862.5151/9–2649: Telegram

The Secretary of State, at New York, to the Acting Secretary of State

top secret

1188. For Acting Secretary and Mr. Rusk from Secretary.

Mr. Schuman called on me at my request this morning at eleven o’clock and stayed about one-half hour. I told him that I had two matters which I should like to discuss with him.

The first related to the devaluation of the German mark. I said that, since my talk with him on Friday afternoon,1 Mr. McCloy had been so constantly at work upon the matter that he had had no sleep for seventy-two hours. He was taking a broad and European view of the matter. (Mr. Schuman interrupted to say that he knew Mr. McCloy so well that he was sure that this was the view he would take.) Mr. McCloy had succeeded in persuading the Germans to propose the twenty percent devaluation and in persuading the British to accept this devaluation. He had flown to Paris, where he now was, and had been unable to get French agreement, because the French insisted as a condition that the German coal price matter should be settled at the same time. I said that Mr. McCloy believed, as did our government, that this was a separate matter and should not be linked with the devaluation. As Mr. Schuman had learned from Mr. Hoffman, Mr. Snyder, and me in Washington our government was opposed to all the dual prices—those proposed by the French and British, as well as those practiced by the Germans; that we would like to see them all straightened out. Mr. McCloy was now returning to Germany.

It was my understanding that Mr. François-Poncet was under instructions from his government in this matter and that this might create a serious problem in resolving the question in Germany. Mr. Schuman said that he understood the matter perfectly; that he thought [Page 461]the matter of the prices could be resolved as we had indicated, and that he would communicate with his government and endeavor to be helpful.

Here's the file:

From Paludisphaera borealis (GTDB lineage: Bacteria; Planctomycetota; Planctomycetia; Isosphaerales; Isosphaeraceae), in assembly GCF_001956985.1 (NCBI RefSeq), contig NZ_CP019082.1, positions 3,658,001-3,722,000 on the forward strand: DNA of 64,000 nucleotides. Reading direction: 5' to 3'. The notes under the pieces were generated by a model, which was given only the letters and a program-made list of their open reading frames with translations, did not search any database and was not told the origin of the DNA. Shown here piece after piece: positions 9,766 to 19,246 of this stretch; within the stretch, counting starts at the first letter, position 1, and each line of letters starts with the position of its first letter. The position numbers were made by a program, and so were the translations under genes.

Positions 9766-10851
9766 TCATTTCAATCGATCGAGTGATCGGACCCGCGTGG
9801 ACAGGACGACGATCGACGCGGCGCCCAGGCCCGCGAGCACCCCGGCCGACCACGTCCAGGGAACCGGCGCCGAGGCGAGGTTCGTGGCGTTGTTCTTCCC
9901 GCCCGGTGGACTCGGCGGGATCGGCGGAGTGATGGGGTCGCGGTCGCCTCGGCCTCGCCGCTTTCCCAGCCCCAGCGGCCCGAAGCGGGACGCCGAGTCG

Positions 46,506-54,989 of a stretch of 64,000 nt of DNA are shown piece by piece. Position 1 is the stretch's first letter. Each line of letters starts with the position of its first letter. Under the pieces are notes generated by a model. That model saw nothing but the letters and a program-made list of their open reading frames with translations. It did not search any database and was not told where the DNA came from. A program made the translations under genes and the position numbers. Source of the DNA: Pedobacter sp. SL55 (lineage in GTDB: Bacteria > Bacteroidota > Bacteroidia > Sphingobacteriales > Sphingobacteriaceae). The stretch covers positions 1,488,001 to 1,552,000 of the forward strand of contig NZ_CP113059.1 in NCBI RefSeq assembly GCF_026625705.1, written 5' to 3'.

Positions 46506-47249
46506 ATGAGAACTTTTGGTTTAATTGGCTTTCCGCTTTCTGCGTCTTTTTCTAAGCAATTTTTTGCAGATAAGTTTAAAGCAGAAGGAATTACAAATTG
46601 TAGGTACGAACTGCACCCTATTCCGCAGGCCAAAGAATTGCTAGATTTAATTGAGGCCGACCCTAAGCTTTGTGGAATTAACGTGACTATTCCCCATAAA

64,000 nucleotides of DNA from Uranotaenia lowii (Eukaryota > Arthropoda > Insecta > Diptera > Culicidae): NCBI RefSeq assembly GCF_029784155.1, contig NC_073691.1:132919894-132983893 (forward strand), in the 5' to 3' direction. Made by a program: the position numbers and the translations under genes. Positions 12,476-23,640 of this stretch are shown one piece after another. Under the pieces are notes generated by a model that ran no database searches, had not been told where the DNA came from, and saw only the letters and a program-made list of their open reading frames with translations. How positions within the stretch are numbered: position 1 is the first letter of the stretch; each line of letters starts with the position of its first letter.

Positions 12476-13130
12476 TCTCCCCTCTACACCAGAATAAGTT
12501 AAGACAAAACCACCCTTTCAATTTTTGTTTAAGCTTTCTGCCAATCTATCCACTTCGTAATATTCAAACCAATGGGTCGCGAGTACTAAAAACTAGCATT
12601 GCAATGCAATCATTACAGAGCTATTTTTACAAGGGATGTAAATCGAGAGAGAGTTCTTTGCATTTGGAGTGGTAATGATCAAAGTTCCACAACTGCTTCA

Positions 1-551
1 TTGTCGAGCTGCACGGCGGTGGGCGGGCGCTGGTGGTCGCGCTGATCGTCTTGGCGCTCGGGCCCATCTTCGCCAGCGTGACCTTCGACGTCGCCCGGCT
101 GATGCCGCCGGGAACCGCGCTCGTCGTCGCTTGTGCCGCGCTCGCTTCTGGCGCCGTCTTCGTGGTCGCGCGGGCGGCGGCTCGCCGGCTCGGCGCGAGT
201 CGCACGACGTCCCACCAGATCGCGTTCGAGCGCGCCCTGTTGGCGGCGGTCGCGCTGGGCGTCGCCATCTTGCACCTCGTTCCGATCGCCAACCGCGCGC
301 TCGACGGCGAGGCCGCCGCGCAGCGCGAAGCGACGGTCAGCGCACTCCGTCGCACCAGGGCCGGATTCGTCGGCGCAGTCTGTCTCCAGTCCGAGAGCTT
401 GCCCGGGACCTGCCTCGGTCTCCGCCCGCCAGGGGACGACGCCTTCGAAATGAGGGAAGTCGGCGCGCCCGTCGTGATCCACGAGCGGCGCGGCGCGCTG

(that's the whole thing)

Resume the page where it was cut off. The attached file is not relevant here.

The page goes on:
The second matter which I wished to speak to Mr. Schuman about grew out of an apparent misunderstanding of something which Mr. Bonnet had understood me to say. I said that Mr. Wapler, the Counsellor of the Embassy, had arrived in Paris on Friday with a report from the Ambassador on our talks in Washington. The substance of this report had been communicated to our Ambassador, who reported to us that it had caused considerable concern in the Foreign Office and to the Prime Minister.

Mr. Bonnet apparently believed that a historical policy decision had been made in Washington to the effect that special relations would be established by the United States and the United Kingdom and the Commonwealth, and that the US relations with nations on the continent would now be altered, contrary to the principles of OEEC, the Atlantic Treaty, etc. I thought it probable that the Ambassador’s view had grown out of an article by the Alsop brothers some days ago, in the light of which he had quite misinterpreted a statement which I had made regarding French leadership on the continent.

Mr. Schuman interrupted to say that he was quite at a loss to understand how anyone could have gotten such an idea; that Bonnet had never expressed it to him; that he had never so interpreted it; and that he remembered well the remark in question which had been made by me to Mr. Bevin, Mr. Schuman and Senator Connally. It was to the effect that the future of Western Europe depended upon the establishment of understanding between the French and the Germans; that this could only be brought about by the French, and only as fast as the French were prepared to go; and that, therefore, the role of the US and UK in this matter was to advise and to assist the French and not put them in the position of being forced reluctantly to accept American or UK ideas.